• Spends most of his time in bed.
  • When up, struggles to stay awake.
  • Is dizzy whenever he stands up.
  • Rarely goes out the house.
  • Doesn’t recognise people or places he knows well.
  • Struggles to remember what he’s been told just a few minutes earlier.
  • Has difficultly distinguishing between reality and fiction. i.e. He’s adamant about some things which we know are not real.
  • Has lost some of the ability to perform everyday tasks.
  • 

So who are these men I’ve described? Well both are the same man, and that man is my Dad!

The first man I described was my Dad prior to the onset of vascular dementia, while the second is a current description of him.

Dementia is one of those illnesses which I think unless you’re directly affected by it, will think it’s just a big word for someone who’s forgetful…if only!

Life has been drastically changed in the last year for both my Mum and my Dad, as my Dad’s dementia has quickly progressed to it’s current state. Mum now has help Dad with most things as well as explain the same things over and over again to him.

It’s sad to see someone you know and love deteriorating before your eyes, especially as there is nothing we can do to prevent it. However I think what makes it even harder for my Mum in particular, is the fact that my Dad was obviously a very clever guy, but this illness has now reduced him to someone who doesn’t even recognise family or friends anymore.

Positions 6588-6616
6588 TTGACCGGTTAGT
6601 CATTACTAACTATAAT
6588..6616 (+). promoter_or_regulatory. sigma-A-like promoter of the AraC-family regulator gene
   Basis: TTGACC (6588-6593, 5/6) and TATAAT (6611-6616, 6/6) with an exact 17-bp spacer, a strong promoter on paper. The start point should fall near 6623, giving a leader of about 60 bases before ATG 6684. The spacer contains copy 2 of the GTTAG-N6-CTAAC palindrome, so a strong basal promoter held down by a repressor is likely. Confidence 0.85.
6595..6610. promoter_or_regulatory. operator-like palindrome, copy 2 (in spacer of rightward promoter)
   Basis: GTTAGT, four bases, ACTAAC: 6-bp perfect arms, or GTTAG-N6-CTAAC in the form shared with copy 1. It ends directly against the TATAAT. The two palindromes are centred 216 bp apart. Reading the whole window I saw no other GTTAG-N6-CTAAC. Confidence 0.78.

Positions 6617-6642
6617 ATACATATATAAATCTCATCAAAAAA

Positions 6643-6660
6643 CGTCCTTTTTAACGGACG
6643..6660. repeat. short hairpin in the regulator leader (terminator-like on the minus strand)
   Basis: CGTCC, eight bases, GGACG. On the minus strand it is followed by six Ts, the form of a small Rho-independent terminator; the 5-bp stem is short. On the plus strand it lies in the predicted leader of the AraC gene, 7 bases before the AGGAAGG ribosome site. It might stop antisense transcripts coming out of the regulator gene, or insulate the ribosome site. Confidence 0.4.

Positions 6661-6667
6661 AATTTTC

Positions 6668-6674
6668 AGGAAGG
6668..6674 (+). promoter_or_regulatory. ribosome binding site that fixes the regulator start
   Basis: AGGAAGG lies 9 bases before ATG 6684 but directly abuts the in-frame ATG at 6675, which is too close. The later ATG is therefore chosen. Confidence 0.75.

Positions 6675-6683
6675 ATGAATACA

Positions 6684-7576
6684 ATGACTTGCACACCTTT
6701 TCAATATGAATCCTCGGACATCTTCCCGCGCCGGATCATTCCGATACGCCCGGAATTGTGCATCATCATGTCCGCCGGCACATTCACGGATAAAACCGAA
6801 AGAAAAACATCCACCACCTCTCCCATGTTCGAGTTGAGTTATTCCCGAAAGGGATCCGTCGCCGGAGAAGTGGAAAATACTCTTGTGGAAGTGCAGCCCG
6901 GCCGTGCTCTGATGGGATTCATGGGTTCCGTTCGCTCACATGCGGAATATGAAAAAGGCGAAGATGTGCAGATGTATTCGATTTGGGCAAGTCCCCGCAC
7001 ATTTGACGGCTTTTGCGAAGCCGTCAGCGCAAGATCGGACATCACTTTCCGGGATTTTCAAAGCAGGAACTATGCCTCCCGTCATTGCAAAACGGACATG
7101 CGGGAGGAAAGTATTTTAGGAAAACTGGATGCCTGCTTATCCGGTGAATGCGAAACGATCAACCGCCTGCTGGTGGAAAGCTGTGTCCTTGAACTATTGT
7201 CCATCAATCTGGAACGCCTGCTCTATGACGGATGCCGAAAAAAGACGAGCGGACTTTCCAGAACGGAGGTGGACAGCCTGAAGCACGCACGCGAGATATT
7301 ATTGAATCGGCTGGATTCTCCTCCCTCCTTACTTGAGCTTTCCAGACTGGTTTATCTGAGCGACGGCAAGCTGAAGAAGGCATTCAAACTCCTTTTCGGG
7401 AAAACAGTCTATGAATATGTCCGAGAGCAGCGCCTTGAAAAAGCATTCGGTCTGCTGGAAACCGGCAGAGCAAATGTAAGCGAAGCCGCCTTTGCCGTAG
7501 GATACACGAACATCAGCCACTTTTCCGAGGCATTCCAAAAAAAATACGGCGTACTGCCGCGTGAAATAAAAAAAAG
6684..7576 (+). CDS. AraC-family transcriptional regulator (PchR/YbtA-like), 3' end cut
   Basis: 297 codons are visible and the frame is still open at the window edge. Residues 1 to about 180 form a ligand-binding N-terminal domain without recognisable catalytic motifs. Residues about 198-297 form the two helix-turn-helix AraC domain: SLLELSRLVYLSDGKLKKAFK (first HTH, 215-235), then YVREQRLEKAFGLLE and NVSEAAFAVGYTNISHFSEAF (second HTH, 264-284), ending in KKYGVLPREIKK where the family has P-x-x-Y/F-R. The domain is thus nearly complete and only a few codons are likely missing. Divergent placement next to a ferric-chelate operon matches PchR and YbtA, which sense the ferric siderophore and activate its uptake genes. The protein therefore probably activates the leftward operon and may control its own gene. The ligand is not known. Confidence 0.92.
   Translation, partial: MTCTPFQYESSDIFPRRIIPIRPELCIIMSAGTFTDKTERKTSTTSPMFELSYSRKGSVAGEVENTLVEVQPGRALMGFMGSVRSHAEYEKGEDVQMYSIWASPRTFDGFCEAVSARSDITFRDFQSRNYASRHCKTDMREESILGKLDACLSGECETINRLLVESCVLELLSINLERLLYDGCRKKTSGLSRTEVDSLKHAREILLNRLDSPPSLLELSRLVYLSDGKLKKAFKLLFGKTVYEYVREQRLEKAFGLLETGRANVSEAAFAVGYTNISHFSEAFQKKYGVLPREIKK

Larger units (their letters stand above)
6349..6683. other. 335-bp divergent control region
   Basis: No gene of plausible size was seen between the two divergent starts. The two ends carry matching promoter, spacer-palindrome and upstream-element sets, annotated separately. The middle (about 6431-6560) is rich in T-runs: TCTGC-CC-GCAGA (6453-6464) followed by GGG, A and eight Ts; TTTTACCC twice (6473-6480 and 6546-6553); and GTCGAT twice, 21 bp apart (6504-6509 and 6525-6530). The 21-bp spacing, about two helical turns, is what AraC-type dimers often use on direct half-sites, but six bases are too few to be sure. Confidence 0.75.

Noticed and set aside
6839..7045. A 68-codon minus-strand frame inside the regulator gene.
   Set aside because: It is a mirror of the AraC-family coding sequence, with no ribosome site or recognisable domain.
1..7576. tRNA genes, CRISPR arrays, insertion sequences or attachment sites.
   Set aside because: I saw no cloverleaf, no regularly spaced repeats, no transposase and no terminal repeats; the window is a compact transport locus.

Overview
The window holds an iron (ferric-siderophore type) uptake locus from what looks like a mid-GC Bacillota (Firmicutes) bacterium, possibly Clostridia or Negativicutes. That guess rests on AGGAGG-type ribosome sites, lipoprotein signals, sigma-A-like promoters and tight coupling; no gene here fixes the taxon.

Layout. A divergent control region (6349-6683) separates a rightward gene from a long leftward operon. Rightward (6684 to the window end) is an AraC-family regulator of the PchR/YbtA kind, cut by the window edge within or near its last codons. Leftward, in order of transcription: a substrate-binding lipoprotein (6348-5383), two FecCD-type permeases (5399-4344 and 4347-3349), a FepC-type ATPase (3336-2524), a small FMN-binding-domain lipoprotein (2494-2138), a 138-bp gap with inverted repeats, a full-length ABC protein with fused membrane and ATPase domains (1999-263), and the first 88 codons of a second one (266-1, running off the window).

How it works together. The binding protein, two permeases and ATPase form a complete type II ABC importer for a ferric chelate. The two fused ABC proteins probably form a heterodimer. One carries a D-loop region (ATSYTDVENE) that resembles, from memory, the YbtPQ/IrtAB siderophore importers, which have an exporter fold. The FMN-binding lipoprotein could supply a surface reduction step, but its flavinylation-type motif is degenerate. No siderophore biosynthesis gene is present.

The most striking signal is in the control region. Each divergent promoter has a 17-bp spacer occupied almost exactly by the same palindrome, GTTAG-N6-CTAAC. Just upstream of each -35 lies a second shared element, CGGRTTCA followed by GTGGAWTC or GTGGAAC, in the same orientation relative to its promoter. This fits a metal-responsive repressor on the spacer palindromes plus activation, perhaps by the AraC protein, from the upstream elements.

I find it hard when with Dad, so I can only imagine how Mum feels coping with him 24/7 – Mind you at least the doctor agreed a couple of weeks ago to try and get her some help, as personally I felt she was taking on too much as I can’t be there with her and Dad all the time.

Dad’s told Mum a number of times in the last few months that he’s not got long to go – Mum was understandably upset by this, as I was when she told me. However the doctor still tells us that other than his dementia, Dad is very well for his age, so maybe it’s just because Dad doesn’t really know what’s happening to him that he’s saying this.

Last Friday was the 25th March, and on Friday, Dad apparently asked Mum what date it was, and when she answered it was the 25th, Dad started wishing himself “Happy Birthday”…There was only one problem with this…Dad’s birthday is the 25th of April not the 25th of March! So very sad.

In closing I’d just like to ask you to pray for my Dad, and also for my Mum as she cares for him as dementia is more than just someone being a bit forgetful, it’s a debilatating illness that affects not only for the sufferer but also their family and friends.

In addition, please pray for all those around the world suffering from, or caring for someone with demenita, it’s a tough life, and one that everyone concerned needs our prayerful support for.